Individuals can communicate their views to public officials directly in many ways. Letter writing is an effective tool that gives the individual an opportunity to communicate fully and clearly on a particular issue. Groups can employ this method as well to add weight to a shared position. These might be form letters provided by an organization, with individuals simply signing a copy to show support for a particular position. Letter-writing parties have been a popular instrument for producing several letters at once. At these events, a person committed to an issue hosts a group that spends the duration of the party writing letters to key officials about the issue.
Hard-copy letters are only one means of direct written communication today. The public can send government officials e-mails, and social media is now an important tool for constituent communications. These electronic methods can have a significant impact on an official's attention to an issue. One survey of congressional staffers revealed that it takes fewer than 30 replies to an elected official's social media update for the official to seriously consider the views being expressed.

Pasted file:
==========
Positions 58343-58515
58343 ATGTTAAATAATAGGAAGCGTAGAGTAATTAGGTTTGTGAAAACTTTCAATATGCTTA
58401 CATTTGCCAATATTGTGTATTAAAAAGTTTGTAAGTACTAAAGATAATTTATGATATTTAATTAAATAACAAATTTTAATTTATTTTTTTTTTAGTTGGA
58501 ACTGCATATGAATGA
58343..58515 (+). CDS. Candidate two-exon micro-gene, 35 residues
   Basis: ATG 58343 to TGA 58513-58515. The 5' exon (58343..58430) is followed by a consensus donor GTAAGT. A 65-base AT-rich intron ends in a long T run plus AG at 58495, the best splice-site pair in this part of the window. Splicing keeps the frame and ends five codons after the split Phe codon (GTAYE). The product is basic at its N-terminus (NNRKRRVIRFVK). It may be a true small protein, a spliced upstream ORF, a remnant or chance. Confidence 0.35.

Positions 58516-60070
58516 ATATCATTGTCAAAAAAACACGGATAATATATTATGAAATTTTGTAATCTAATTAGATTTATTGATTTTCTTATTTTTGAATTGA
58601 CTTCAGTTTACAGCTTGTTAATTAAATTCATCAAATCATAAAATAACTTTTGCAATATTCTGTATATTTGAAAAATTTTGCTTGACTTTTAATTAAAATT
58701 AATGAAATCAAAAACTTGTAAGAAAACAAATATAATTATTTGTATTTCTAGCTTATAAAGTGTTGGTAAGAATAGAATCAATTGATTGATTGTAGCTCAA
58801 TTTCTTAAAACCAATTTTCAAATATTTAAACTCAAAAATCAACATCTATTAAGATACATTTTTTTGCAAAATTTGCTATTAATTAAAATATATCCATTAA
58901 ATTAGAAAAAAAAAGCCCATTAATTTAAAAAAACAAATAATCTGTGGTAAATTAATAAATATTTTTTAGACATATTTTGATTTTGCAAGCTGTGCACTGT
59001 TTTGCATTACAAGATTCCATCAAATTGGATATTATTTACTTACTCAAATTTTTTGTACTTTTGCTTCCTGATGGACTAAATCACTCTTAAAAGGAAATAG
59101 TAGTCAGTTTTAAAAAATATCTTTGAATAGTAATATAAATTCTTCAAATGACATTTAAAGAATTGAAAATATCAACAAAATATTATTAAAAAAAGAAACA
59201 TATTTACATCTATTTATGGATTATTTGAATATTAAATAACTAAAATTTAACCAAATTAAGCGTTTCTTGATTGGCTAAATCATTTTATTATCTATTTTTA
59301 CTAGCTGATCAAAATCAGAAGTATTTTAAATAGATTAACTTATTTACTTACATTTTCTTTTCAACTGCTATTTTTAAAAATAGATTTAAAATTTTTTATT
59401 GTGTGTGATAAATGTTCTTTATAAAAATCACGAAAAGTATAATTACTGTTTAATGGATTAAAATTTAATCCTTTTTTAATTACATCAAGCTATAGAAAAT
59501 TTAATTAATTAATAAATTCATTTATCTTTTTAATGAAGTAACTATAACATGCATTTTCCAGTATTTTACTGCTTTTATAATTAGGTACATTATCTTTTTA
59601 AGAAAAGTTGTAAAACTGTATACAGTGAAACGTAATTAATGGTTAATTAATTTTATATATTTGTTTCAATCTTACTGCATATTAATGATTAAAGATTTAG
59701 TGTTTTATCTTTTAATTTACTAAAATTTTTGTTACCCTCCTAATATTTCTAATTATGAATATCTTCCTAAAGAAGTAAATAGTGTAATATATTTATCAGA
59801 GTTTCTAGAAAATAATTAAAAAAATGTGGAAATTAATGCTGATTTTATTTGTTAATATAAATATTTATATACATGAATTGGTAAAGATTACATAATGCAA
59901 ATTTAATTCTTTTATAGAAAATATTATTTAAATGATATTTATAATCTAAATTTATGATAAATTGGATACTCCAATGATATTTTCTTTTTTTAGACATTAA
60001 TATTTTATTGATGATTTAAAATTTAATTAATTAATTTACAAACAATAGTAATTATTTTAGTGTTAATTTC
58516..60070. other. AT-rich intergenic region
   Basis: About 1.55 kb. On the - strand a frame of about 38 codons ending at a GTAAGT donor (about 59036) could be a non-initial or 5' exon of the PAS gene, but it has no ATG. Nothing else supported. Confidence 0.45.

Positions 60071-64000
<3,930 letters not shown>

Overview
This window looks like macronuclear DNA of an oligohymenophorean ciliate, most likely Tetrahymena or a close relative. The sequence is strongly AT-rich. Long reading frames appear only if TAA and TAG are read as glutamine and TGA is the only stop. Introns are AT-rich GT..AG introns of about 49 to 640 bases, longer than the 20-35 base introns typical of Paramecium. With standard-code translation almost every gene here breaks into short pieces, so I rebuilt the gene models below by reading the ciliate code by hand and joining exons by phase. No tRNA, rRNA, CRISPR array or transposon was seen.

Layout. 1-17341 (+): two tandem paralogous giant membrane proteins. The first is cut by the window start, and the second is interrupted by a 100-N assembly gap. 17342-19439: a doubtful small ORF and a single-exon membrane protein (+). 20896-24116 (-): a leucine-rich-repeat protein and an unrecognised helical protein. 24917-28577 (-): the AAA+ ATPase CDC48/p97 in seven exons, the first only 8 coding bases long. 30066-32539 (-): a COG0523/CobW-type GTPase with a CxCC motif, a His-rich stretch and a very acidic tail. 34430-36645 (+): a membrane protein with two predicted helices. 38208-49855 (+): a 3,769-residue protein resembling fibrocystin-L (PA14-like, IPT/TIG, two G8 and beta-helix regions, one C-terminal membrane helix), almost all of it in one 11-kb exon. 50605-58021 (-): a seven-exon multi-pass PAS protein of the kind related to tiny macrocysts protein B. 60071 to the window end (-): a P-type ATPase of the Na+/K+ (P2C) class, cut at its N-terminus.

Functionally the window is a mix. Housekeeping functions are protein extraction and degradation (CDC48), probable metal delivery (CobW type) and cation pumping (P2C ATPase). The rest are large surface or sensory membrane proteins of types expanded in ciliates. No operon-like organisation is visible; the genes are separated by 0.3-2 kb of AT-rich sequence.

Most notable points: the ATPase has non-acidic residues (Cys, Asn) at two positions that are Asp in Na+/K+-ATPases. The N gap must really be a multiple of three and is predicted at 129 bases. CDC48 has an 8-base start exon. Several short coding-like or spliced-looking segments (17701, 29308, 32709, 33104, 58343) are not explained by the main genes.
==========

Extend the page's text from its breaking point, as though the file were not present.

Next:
Town hall meetings, a centuries-old form of opinion expression, continue to be important. A town hall is a meeting at which members of the public can ask questions to or share opinions with a politician about certain issues. These are often organized by elected officials as a way of interacting with constituents. While some officials now opt for holding these meetings by phone, in-person events continue to take place. Town halls often attract the most vocal and passionate supporters or opponents of an issue, revealing opinions on both ends of the spectrum. While town halls give individuals an opportunity to speak directly to a public official and hear an immediate response, they have some disadvantages. Attendance is not a guarantee of getting an opportunity to speak, and the abundance of questions generally precludes the possibility of engaging in a dialogue with the public official.There are several other forms of large-scale, in-person expression of public opinion. Protest marches, sit-ins, rallies, and picket lines have been successful in furthering or creating policy. In 1963, for example, more than 200,000 people marched on Washington, D.C., demanding civil rights for African Americans. The march and many other protests of the civil rights era eventually helped lead to the Civil Rights Act of 1964, the Voting Rights Act of 1965, and the Fair Housing Act of 1968. Marches and demonstrations on hot-button issues continue to attract widespread participation in both Washington, D.C., and across the country.